The Windy City is one of the most traveled-to cities in the country—and for good reason. However, few get to experience the stranger side of Chicago. If you're headed to Chi-Town, why not add a dash of weird to your trip? From colorful restaurants to niche museums to fascinating art, here are some of the coolest ways to get weird in the Windy City.
The International Museum of Surgical Sciences is a fascinating mix of scientific and surgical ephemera. You'll see iron lungs, old-school surgical equipment, technical analyses of viruses and infectious diseases, plasticized circulatory systems, and enormous cringe-inducing gallstones.
WARNING: This is not a museum for the squeamish. Unless you think you can stomach seeing a plasticized body cut into one inch slices and spread the length of a room, you should steer clear.
Standing thirty-three feet tall, Chicago's famous Cloud Gate art installation, was inspired by liquid mercury. Catch the city's skyline in the reflection.
You may have to fight your way through the crowds of tourists who are always there; regardless, you should still do it because it's a Chicago staple.
Most people point to the Skydeck—glass-floored boxes that jut out four feet from the 103rd floor of the Willis Tower—as the prime source of stomach-turning fear in Chicago. However, if you're brave enough to venture out, you'll get some fun selfies.
Tips: If you get there before 10:30 a.m., you can mostly beat the crowds. Also, the elevator to the Skydeck is an attraction in and of itself—you'll climb over 100 floors in less than a minute.
Oz Park is one of Chicago's hidden gems. It's completely Wizard of Oz-themed, with statues of many major characters. Of course, Dorothy is sporting her ruby slippers.
The Peninsula is one of the most lavish hotels in the city; however, you don't have to stay there to have a lush experience. Instead, head to The Lobby, which serves an elegant menu of foods on the hotel's 20th floor. You'll be treated to amazing views. For a new breakfast adventure, check out the Pen-edict, which features a whole lobster tail, caviar, and shaved truffle served on a croissant, topped with truffle hollandaise sauce.
The Center for Intuitive and Outsider Art is the only non-profit in the country focusing entirely on the work of self-taught and outsider artists. The exhibitions display a rotating assortment of more then 1,100 works of art.
One of the more well-known outsider artists, Henry Darger, lived in a one-room apartment in Chicago for most of his life, writing and illustrating a 15,000 page saga detailing the adventures of the mythical Vivian Girls, which was discovered after his death. The Intuit Center came into possession of much of his work and furnishings and has re-created his room in the museum, giving you a glimpse into Darger’s extraordinary mind.
The National Museum of Mexican Art is a small, beautiful museum that houses a unique collection of contemporary works, artifacts, and crafts, including an impressive array of Day of the Dead memorabilia.
The bronzed “coil” sits atop a marble pillar on Augusta Boulevard, reminding dog walkers to pick up their messes. The fountain is on private property, but that hasn’t stopped sightseers from taking a peek and snapping a picture.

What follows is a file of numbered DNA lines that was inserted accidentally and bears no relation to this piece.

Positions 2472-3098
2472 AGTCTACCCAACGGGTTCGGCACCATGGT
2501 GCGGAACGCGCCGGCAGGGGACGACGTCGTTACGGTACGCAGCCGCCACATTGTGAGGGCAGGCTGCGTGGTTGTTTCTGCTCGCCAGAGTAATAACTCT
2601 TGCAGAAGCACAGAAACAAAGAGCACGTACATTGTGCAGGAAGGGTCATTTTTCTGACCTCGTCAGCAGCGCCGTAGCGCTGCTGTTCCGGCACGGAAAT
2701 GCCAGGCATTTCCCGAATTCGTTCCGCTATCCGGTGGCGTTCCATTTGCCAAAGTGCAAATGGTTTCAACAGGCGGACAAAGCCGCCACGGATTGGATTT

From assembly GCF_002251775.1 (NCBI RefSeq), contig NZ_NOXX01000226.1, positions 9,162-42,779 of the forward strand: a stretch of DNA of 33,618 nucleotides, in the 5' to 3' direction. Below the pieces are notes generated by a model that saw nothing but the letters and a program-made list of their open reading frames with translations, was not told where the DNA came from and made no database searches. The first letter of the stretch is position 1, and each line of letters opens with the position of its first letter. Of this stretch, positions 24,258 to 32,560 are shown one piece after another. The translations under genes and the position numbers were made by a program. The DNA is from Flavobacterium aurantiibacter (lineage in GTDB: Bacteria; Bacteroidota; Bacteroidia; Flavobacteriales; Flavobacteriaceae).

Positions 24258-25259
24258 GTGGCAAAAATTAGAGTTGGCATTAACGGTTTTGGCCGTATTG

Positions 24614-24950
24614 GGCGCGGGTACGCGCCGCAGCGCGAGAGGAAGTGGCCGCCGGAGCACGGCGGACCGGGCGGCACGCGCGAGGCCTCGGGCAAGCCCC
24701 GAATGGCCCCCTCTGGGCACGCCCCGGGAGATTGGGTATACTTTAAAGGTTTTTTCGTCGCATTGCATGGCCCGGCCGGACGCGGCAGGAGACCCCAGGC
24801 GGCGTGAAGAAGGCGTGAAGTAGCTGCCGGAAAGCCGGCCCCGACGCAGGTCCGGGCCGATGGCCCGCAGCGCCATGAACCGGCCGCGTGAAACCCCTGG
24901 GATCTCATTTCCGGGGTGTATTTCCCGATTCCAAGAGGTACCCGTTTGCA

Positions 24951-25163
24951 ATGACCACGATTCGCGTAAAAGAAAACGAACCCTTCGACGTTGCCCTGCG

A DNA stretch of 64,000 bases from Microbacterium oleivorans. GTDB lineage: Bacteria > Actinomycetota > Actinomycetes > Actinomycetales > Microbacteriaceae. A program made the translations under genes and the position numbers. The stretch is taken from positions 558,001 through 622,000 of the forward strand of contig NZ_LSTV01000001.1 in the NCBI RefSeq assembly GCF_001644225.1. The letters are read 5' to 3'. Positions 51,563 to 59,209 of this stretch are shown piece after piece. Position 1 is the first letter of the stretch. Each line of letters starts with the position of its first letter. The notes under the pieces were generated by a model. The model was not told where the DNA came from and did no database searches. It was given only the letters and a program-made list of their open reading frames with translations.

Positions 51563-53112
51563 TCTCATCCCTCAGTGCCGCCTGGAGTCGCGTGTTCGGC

Tip: If you’re interested in checking it out, remember to respect the homeowners and stick to the sidewalk—that goes for your pooch, too.
The Occult Bookstore on Milwaukee Ave. is the oldest metaphysical store in the country. It specializes in rare artifacts, books, relics, tools, occult art, and other things you won't find at the corner store.
Tip: Be sure to check the schedule if you plan on visiting—you might be able to catch a workshop or presentation.
Not only is The Wieners Circle famous for amazing Chicago-style hotdogs, cheese fries, and burgers, it's also the restaurant where you can expect a little verbal abuse from the employees—but it's all in good fun.
Wrigley Hostel is one of the city's coolest hostels, partly because it offers guests free pub crawls, movie nights, and trivia to create a community vibe for everyone who books a bed. You'll even find a 24-hour hang-out room with pool, darts, and video games. The hostel is located in one of the best neighborhoods, with stuff to do around every corner.
Kuma's Corner has a stellar reputation for being one of the coolest and most delicious burger joints in the city. Every burger on the menu is named after a famous heavy metal band, including the Led Zeppelin burger, which you have to hold together with waffle fries.
Tips: Kuma's Corner is one of the busiest restaurants in the city, so if you're planning on grabbing lunch, arrive well in advance.
This museum curates all forms of leather culture and shares artifacts related to BDSM, leather kink, and fetish lifestyles. In addition to showing exhibits of interesting items, the archives department preserves historical writings and photographs.
Head down to the racetrack at Big Joe's for the most unique gambling experience of your life. This local dive bar features turtle races on weekends, and it gets wild—turtles have never been so exciting. It’s the only time you’ll ever want your bet to be the slowest animal on the track. The cheap drinks and fun atmosphere make this place a good time.
Tip: Get there extra early to grab a table, but stick around until the end of the night. Most of the crowd turns in early and passes off their spare race tickets to the crowd, which means more chances to win big.
Oddity shops are nothing new, but Woolly Mammoth is easily one of the country's weirdest, filled with vintage taxidermy, real human skulls, and bizarre antiques. You never know when you'll come across a creepy old medical device, a pig fetus in a mason jar, or a taxidermy giraffe.
If you're headed to the Windy City, these destinations are guaranteed to satisfy any offbeat adventure itch.